A Connecticut Yankee in King Arthur's Court HTML version

The Ogre's Castle
Between six and nine we made ten miles, which was plenty for a horse carrying triple--
man, woman, and armor; then we stopped for a long nooning under some trees by a
limpid brook.
Right so came by and by a knight riding; and as he drew near he made dolorous moan,
and by the words of it I perceived that he was cursing and swearing; yet nevertheless was
I glad of his coming, for that I saw he bore a bulletin-board whereon in letters all of
shining gold was writ:
I was glad of his coming, for even by this token I knew him for knight of mine. It was Sir
Madok de la Montaine, a burly great fellow whose chief distinction was that he had come
within an ace of sending Sir Launcelot down over his horse-tail once. He was never long
in a stranger's presence without finding some pretext or other to let out that great fact. But
there was another fact of nearly the same size, which he never pushed upon anybody
unasked, and yet never withheld when asked: that was, that the reason he didn't quite
succeed was, that he was interrupted and sent down over horse-tail himself. This innocent
vast lubber did not see any particular difference between the two facts. I liked him, for he
was earnest in his work, and very valuable. And he was so fine to look at, with his broad
mailed shoulders, and the grand leonine set of his plumed head, and his big shield with its
quaint device of a gauntleted hand clutching a prophylactic tooth-brush, with motto: "Try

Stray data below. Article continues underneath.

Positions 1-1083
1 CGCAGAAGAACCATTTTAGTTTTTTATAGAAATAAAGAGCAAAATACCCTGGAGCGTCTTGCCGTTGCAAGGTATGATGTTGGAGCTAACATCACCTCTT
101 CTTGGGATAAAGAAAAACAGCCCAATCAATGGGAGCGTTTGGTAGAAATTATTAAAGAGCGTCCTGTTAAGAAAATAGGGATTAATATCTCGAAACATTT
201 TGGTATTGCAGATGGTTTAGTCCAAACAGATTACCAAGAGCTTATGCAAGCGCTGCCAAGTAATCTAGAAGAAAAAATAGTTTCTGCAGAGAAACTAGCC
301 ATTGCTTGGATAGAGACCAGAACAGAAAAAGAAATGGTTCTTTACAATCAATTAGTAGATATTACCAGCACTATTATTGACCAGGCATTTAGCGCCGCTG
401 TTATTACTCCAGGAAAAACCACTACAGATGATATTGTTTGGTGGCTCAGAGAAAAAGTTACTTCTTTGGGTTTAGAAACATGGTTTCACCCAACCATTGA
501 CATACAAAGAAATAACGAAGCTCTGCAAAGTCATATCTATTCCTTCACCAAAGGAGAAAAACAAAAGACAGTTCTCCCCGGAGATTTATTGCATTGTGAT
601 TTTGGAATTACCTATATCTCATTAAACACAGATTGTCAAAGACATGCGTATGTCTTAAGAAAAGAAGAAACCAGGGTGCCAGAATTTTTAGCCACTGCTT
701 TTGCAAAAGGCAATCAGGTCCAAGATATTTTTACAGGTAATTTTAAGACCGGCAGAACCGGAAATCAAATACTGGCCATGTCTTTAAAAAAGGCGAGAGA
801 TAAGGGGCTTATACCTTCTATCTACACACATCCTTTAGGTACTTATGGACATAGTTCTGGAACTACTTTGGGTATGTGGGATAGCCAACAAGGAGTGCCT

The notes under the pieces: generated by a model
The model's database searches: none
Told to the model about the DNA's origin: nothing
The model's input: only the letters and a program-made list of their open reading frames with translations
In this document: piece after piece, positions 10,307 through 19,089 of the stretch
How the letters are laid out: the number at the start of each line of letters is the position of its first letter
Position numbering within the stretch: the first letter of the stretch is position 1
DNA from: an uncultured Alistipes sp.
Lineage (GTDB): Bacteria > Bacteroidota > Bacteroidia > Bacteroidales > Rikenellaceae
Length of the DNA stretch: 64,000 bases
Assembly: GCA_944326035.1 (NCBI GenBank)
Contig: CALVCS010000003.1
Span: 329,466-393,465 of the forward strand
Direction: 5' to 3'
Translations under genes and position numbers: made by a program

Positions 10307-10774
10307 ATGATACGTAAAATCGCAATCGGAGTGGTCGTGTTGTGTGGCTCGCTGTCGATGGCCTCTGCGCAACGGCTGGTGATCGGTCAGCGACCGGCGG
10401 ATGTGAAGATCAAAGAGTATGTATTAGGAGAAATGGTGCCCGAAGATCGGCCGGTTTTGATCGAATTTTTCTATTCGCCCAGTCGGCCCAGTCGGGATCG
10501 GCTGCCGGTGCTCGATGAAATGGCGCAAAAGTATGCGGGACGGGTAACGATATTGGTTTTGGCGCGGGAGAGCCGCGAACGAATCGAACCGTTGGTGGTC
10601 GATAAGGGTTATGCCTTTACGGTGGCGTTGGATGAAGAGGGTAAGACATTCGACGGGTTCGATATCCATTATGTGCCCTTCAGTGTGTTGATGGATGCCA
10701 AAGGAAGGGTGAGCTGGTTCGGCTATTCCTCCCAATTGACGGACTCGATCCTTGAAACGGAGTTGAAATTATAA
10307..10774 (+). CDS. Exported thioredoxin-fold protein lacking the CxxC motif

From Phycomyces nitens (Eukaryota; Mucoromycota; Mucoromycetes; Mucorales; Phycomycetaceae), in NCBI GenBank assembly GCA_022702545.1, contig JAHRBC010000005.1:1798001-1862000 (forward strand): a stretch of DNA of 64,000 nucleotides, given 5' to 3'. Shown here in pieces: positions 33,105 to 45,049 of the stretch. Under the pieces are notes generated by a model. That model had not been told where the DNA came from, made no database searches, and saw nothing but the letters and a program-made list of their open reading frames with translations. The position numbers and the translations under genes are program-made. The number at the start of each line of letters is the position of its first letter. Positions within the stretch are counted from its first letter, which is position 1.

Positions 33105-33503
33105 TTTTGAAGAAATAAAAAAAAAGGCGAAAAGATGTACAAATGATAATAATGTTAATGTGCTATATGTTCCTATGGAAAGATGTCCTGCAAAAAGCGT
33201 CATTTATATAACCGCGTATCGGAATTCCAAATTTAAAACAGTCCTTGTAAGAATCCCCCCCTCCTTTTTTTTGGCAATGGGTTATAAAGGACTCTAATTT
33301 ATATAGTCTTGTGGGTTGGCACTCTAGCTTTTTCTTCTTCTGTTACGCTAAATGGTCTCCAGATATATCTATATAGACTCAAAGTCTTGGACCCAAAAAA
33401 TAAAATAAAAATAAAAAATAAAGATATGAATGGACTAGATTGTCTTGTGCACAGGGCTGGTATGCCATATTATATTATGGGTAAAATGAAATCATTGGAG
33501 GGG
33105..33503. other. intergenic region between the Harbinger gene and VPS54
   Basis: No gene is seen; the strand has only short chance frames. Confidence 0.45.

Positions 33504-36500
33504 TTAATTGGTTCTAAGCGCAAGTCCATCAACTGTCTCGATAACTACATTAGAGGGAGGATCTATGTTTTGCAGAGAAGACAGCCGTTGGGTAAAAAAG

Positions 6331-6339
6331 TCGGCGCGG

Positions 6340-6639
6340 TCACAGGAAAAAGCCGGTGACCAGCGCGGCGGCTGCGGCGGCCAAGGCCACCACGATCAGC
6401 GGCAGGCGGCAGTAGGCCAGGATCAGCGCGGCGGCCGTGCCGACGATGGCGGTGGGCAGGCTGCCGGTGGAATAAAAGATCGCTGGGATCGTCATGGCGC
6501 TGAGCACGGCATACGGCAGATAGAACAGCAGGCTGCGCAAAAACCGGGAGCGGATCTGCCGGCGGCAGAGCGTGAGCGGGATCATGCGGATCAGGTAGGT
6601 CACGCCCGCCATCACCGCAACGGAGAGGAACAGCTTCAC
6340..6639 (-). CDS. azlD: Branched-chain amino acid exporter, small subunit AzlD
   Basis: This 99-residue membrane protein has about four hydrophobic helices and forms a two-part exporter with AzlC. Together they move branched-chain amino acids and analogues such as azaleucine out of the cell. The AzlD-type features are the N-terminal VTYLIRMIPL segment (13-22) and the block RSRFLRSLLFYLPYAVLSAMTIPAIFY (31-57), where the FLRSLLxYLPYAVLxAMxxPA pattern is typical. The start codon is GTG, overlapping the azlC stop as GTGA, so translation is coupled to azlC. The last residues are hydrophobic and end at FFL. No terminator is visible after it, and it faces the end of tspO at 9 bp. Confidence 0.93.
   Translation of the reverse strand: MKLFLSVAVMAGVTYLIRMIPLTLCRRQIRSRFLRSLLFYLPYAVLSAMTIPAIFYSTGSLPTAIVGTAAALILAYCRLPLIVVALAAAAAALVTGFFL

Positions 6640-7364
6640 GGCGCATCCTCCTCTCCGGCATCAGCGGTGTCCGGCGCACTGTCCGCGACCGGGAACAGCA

Noyoudont." This was a tooth-wash that I was introducing.
He was aweary, he said, and indeed he looked it; but he would not alight. He said he was
after the stove-polish man; and with this he broke out cursing and swearing anew. The
bulletin-boarder referred to was Sir Ossaise of Surluse, a brave knight, and of
considerable celebrity on account of his having tried conclusions in a tournament once,
with no less a Mogul than Sir Gaheris himself--although not successfully. He was of a
light and laughing disposition, and to him nothing in this world was serious. It was for
this reason that I had chosen him to work up a stove-polish sentiment. There were no
stoves yet, and so there could be nothing serious about stove-polish. All that the agent
needed to do was to deftly and by degrees prepare the public for the great change, and
have them established in predilections toward neatness against the time when the stove
should appear upon the stage.
Sir Madok was very bitter, and brake out anew with cursings. He said he had cursed his
soul to rags; and yet he would not get down from his horse, neither would he take any
rest, or listen to any comfort, until he should have found Sir Ossaise and settled this
account. It appeared, by what I could piece together of the unprofane fragments of his
statement, that he had chanced upon Sir Ossaise at dawn of the morning, and been told
that if he would make a short cut across the fields and swamps and broken hills and
glades, he could head off a company of travelers who would be rare customers for